With the onset of the new year, many professional services firms will be hitting the ground running with client work after some downtime during the festive period. 

However, before becoming entirely inundated with client work, those in management and compliance roles should bear in mind some key dates and deadlines for the first quarter.

1.   Law firms – check your authorisation before 29 January 

In our recent newsletter, we noted the risks to firms which are posed by section 18(3) of the Legal Services Act 2007, which means that failing to ensure that every partner renews their SRA registration on time can lead to loss of the firm’s authorisation.

If an SRA-authorised firm which is a recognised body (as most law firms are) fails to renew the practising certificates or registered foreign lawyer (RFL) registrations of all its partners, it will automatically lose its SRA authorisation after 90 days of the failure persisting.

Since the practising year ends on 31 October, any firms that are recognised bodies that inadvertently have one or more partners who fail to renew their practising certificates or RFL registrations will lose their authorisation after 29 January

It is unfortunately all too common for individual lawyers to be left off the firm’s bulk renewal process or for other clerical errors to arise, so we recommend all law firms double-check their entire population of partners (in every office) to ensure that all of them have been renewed for the current practising year.

Particular focus should be given to those promoted or hired within recent years to ensure that they have been included in bulk renewal or have otherwise renewed their practising certificate on an individual basis. 

Otherwise, firms face losing their authorisation, which could have serious consequences such as an inability to practise in certain areas of law, reputational damage, and potential repercussions for clients and professional indemnity insurance.

These checks should ideally be completed ahead of 29 January since time should be allowed to submit and process any missing renewals.  RFL registrations could take around 30 days or more to process and cannot be submitted until the individual has obtained certificates of good standing from their local bar associations.  If this cannot be completed in time, the relevant partners should be removed from the partnership or LLP until they have the necessary approvals to re-admit.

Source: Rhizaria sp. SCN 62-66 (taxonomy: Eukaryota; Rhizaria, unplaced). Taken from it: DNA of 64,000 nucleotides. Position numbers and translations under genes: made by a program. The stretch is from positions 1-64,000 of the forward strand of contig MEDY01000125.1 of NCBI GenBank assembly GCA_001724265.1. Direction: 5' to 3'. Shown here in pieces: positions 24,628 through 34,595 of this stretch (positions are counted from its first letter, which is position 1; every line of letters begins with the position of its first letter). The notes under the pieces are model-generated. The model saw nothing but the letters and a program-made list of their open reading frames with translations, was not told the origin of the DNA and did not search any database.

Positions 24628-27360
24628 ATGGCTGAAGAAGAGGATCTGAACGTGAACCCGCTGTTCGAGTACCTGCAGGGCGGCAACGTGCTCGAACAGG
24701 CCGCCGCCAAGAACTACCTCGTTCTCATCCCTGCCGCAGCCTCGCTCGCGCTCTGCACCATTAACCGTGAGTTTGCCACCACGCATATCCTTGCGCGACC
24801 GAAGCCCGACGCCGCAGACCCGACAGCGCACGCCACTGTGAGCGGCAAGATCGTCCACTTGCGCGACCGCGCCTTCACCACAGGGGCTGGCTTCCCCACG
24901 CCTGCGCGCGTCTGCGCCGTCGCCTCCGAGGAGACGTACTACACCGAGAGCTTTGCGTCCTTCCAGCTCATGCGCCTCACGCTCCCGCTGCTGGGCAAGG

2.   Overseas LLPs – file your returns this month

As a transparency and anti-financial crime measure, overseas LLPs holding certain interests in UK real estate were required to register information regarding their beneficial owners under the Economic Crime (Transparency and Enforcement) Act 2022.  We discuss these obligations in our recent article here.        

As part of the regime, a registered overseas entity has a duty to ensure the information it has submitted to Companies House remains accurate.

Each registered entity will also need to update the registrar of companies on an annual basis, no later than 14 days after the anniversary of the date on which it first registered. 

Since the deadline for first registration was 31 January last year, it is likely that most firms will now need to make their first annual return to the registrar regarding any changes to its registration or beneficial owners or confirmation that the entity has no reasonable cause to believe that anyone has become or ceased to be a registrable beneficial owner during the previous 12 months. 

All registered overseas entities should ensure that they submit this return promptly. 

3.   Data transfers outside of the UK – check your documentation in good time before 21 March 2024

Clients instructing global law and accountancy firms to advise on cross-border transactions or other matters will expect a seamless service, irrespective of who is working on the case and where.